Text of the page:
Stagecraft is a generic term referring to the technical aspects of theatrical, film, and video production.
It includes, but is not limited to, constructing and rigging scenery, hanging and focusing of lighting, design and procurement of costumes, makeup, procurement of props, stage management, and recording and mixing of sound.
In its most basic form, stagecraft is managed by a single person (often the stage manager of a smaller production) who arranges all scenery, costumes, lighting, and sound, and organizes the cast.
At a more professional level, for example modern Broadway houses, stagecraft is managed by hundreds of skilled carpenters, painters, electricians, stagehands, stitchers, wigmakers, and the like.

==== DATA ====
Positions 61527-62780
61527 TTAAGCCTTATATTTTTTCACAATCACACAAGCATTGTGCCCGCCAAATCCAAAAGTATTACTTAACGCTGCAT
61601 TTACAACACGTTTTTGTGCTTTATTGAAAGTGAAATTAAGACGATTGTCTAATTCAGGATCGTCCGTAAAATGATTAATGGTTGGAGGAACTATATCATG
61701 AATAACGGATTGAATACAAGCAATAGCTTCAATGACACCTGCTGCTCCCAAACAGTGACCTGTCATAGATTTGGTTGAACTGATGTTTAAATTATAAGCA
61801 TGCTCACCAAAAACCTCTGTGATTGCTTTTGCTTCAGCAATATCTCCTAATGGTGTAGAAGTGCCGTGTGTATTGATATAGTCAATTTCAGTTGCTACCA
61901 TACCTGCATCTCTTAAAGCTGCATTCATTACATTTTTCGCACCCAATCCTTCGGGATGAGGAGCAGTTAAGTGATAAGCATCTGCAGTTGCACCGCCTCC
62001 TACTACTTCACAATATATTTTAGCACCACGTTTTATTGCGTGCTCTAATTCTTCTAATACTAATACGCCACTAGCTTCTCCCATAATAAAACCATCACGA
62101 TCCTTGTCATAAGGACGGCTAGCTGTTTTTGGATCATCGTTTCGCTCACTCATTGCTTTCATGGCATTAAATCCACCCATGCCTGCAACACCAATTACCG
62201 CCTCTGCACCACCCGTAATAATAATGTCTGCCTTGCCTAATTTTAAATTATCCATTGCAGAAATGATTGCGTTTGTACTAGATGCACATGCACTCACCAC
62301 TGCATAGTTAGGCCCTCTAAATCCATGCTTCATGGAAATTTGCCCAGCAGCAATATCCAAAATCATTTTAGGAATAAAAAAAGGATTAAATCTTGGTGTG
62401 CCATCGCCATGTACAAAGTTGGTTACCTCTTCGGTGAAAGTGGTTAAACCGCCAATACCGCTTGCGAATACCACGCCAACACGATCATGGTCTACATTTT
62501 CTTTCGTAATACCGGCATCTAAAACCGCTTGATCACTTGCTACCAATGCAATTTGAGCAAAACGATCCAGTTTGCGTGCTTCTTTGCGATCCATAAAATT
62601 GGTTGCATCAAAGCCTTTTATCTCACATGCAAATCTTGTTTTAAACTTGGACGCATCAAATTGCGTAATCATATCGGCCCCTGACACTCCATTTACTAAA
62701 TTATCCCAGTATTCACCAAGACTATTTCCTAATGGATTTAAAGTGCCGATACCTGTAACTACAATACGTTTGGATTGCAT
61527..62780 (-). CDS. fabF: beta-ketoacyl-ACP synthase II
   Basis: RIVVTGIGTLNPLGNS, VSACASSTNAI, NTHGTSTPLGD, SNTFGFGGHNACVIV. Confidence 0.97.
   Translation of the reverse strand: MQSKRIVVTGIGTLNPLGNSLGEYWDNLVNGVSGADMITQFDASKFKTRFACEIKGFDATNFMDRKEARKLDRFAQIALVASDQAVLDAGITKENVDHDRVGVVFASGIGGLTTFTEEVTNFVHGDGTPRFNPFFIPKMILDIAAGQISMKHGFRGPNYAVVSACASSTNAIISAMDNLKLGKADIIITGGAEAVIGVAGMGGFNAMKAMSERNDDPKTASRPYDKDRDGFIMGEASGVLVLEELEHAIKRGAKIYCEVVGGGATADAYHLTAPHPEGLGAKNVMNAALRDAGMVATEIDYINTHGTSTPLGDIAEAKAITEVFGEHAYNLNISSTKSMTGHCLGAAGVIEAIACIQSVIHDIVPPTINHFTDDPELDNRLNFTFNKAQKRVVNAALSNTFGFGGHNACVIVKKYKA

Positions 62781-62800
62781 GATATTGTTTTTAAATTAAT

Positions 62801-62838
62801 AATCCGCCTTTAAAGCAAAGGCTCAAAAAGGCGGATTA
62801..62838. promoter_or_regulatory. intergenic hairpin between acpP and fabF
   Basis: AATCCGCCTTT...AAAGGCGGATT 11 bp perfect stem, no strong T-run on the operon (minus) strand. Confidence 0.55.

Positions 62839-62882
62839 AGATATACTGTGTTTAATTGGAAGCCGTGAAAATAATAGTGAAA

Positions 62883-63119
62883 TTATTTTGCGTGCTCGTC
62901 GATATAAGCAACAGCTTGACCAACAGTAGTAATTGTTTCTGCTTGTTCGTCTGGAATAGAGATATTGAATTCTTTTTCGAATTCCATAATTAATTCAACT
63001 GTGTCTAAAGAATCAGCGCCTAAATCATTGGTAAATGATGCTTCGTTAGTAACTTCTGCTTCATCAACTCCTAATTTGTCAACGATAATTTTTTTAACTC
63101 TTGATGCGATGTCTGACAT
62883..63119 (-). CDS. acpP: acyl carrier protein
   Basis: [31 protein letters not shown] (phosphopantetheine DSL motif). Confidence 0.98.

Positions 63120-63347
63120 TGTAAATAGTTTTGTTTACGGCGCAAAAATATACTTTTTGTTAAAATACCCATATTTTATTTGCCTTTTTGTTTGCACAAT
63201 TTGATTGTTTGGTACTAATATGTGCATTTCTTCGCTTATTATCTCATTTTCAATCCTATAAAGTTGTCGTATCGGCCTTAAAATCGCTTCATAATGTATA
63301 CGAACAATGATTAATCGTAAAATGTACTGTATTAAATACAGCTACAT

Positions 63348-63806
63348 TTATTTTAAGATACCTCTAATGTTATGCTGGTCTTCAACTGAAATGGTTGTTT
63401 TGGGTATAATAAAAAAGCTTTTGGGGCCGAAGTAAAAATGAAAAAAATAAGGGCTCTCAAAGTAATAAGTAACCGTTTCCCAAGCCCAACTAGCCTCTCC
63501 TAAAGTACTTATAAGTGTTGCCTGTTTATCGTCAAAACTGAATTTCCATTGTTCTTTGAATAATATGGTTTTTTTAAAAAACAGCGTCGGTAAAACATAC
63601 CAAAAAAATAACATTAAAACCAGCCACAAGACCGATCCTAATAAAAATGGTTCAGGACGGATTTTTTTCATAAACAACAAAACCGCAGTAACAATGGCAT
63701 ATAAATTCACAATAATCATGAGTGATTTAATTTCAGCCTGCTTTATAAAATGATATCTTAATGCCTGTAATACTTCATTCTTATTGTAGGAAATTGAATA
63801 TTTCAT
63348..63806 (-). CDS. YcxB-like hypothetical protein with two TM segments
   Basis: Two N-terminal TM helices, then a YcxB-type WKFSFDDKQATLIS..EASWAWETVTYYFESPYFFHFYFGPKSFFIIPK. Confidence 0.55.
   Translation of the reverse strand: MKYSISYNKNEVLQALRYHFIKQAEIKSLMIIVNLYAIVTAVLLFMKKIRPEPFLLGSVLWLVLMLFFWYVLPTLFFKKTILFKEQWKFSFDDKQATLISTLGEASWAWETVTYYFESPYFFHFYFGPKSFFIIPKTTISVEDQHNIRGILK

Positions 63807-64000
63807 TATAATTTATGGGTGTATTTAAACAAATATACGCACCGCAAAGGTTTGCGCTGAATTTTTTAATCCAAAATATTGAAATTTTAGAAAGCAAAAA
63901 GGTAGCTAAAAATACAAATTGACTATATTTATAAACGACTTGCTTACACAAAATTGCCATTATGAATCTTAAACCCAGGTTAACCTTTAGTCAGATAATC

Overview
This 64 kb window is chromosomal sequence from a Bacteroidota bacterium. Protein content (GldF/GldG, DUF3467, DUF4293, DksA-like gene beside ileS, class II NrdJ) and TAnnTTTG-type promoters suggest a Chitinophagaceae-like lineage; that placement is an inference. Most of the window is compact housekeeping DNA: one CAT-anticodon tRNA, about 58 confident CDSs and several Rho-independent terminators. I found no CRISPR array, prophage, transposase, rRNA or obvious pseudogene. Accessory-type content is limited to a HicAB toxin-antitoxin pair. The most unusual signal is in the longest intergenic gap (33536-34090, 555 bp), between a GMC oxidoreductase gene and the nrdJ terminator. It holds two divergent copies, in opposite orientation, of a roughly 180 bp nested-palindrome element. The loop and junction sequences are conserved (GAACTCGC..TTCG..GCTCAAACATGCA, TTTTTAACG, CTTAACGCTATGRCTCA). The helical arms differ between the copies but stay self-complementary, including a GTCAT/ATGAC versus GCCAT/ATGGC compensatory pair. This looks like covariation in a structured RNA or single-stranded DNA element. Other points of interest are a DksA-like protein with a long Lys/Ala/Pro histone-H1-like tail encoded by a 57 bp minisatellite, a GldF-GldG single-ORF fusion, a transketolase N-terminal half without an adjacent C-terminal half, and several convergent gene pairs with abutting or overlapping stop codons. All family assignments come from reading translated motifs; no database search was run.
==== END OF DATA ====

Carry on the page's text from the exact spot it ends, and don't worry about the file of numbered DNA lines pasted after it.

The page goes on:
This modern form of stagecraft is highly technical and specialized: it comprises many sub-disciplines and a vast trove of history and tradition.
The first document of stagecraft was medieval drama dating back to 1452.
The next known major act of stagecraft was in England where they performed renaissance drama from 1576-1642.
This was the birth place of the first licensed theater in London but not long after they were closed because of an outbreak of civil war.